By Vicki Needham - 03/05/11 08:15 PM EST
A bipartisan group of House lawmakers are asking for a list of all properties under control of the General Services Administration (GSA) to look at possible ways to sell off excess property and cut unnecessary federal spending.
Rep. Jeff Denham (R-Calif.), chairman of the House Transportation and Infrastructure Subcommittee on Economic Development, Public Buildings and Emergency Management, along with ranking member Eleanor Holmes Norton (D-D.C.) and 14 other committee members, sent a letter March 2 to GSA Commissioner Robert Peck asking for list of unused federal property.
“I have made it clear that eliminating waste and getting our fiscal house in order is a priority of mine,” Denham said. “I am focused on selling excess, underused federal buildings and will remain committed to providing the necessary oversight.”
Denham asked for a complete list of all GSA-controlled properties and for all information including building address, square footage, estimated market value, how much the property costs the federal government to maintain, current building capacity and current building use.
Since a hearing three weeks ago, Denham said GSA hasn't fulfilled several requests for lists of the properties and warned that he would issue subpoenas, if necessary.
Meanwhile, the Obama administration announced Wednesday that it has identified 14,000 vacant government buildings to sell, saving upward of $15 billion over three years, well ahead of initial savings estimates of $3 billion.
In June 2010, the White House set a $3 billion savings target to sell unused properties.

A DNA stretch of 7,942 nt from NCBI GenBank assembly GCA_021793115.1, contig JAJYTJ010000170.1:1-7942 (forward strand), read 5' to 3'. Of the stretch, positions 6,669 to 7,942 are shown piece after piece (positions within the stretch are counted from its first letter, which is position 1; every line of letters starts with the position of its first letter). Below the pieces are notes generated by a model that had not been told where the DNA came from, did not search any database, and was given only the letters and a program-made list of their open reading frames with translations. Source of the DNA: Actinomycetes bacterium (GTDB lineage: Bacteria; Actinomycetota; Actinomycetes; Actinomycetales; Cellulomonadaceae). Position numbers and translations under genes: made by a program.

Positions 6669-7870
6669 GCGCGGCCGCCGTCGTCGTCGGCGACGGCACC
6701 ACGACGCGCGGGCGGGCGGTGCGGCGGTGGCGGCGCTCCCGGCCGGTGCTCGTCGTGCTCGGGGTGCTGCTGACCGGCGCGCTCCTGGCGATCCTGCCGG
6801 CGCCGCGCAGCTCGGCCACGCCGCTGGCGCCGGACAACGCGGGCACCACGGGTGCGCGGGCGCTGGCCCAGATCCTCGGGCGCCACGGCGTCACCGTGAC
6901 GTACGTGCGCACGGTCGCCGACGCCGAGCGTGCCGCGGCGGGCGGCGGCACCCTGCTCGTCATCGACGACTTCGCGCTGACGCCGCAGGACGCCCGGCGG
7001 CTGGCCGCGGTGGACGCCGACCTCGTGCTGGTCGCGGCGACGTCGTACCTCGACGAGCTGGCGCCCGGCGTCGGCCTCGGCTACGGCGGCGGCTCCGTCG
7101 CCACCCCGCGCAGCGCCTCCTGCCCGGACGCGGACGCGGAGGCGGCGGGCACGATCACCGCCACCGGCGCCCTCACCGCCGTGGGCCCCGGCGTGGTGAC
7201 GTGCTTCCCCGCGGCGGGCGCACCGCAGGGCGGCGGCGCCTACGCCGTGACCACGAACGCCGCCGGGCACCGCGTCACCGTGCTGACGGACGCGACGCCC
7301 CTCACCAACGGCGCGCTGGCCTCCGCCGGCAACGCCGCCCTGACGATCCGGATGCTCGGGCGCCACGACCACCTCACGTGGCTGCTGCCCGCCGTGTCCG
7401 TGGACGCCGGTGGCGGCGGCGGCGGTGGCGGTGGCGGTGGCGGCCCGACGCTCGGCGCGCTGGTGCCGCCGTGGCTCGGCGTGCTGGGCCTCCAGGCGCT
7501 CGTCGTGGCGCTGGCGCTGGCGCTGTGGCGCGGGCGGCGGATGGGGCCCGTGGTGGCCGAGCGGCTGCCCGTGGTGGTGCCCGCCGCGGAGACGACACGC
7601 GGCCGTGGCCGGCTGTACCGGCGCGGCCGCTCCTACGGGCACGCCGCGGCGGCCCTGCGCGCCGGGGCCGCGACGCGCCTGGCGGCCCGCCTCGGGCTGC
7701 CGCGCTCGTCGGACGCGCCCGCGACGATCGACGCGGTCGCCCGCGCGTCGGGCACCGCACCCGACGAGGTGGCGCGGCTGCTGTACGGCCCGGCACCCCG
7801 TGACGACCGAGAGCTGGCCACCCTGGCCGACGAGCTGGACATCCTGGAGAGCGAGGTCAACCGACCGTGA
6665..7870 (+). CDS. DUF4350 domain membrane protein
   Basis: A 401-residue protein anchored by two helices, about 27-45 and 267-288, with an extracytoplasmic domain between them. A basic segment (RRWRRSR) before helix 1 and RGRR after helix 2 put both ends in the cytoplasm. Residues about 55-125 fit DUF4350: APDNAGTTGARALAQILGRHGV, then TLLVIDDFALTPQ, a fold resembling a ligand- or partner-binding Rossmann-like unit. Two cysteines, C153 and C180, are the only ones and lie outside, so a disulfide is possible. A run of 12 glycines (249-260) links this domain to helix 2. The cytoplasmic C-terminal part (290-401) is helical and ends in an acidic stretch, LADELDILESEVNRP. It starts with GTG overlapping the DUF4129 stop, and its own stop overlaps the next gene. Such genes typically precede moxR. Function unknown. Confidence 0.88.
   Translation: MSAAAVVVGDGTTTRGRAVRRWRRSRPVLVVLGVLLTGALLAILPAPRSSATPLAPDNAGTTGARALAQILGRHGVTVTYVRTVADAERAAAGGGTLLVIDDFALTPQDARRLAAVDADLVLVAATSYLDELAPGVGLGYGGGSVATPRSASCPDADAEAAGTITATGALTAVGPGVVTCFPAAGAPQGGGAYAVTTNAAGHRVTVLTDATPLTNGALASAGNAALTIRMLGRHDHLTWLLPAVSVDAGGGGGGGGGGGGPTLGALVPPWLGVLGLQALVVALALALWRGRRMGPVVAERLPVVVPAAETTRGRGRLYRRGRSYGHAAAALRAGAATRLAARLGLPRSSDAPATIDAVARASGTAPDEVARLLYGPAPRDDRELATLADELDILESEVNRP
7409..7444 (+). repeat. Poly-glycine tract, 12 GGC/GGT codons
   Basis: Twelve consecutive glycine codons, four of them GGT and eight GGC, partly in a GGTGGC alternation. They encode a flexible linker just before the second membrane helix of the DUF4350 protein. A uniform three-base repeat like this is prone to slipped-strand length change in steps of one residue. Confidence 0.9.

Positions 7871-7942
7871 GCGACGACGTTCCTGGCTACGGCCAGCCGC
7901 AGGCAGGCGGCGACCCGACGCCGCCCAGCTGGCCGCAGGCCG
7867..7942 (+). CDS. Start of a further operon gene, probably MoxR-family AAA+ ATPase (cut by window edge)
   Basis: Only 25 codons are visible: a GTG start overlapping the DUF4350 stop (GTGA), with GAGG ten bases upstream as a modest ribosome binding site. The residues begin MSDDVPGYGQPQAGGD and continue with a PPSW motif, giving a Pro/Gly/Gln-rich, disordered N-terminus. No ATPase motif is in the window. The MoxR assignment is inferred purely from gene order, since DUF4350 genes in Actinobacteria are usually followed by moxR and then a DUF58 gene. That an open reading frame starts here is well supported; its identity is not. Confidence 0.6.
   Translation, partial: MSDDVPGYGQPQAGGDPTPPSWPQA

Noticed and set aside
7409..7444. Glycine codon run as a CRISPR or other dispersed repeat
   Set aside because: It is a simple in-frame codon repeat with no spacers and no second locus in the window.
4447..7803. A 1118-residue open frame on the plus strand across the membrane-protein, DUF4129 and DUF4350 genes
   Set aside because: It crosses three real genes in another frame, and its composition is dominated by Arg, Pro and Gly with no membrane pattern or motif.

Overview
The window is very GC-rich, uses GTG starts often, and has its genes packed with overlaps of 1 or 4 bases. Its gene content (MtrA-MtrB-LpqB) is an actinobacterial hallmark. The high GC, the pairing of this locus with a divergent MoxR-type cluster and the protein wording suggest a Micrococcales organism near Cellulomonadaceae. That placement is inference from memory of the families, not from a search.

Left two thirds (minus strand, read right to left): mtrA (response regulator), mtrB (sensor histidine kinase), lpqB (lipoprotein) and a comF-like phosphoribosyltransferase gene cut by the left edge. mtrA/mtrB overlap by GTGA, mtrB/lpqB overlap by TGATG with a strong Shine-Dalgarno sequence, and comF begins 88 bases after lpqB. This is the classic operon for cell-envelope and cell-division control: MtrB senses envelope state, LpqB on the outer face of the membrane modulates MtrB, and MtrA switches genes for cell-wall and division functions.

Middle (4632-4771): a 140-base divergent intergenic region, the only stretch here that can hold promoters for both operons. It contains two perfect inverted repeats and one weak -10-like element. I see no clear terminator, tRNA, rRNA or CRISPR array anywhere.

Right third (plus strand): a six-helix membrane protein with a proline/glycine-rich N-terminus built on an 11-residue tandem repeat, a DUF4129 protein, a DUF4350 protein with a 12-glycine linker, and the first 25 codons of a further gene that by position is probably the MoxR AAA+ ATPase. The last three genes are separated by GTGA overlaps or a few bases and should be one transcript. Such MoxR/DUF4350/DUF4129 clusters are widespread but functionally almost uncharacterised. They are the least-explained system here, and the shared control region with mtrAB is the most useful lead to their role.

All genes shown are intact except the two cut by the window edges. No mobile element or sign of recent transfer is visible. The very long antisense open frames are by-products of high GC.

To help facilitate the sell-off, The White House is forming an independent board of private and public sector leaders that will cut through the "red tape, financial barriers, political interests," said Jeff Zients, the federal chief performance officer and the deputy director for management at the Office of Management and Budget.
"That’s why the government owns thousands of properties it doesn’t need, and is wasting taxpayer dollars," he said.
Despite a slow commercial real estate market, Zients said sales shouldn't be delayed, arguing "we need to get rid of this real estate, stop paying for unnecessary upkeep and bring the money back to taxpayers.”
Once the board makes it decisions on selling the property, Congress would then hold an up-or-down vote on whether to accept the board’s recommendations. Lawmakers also have to approve creation of the board.
A full list of available properties will be made public on the Internet within the next month.
The more expansive $15 billion plan was outlined in President Obama's fiscal 2012 budget released Feb. 14.
"There are unneeded properties throughout the country, from downtown city centers to suburban shopping districts to rural locations," Zients said. "When you go property by property, you see the properties range from empty warehouses to underutilized office buildings."
The federal government owns and operates more than 1.2 million buildings costing about $20 billion a year to operate, he said.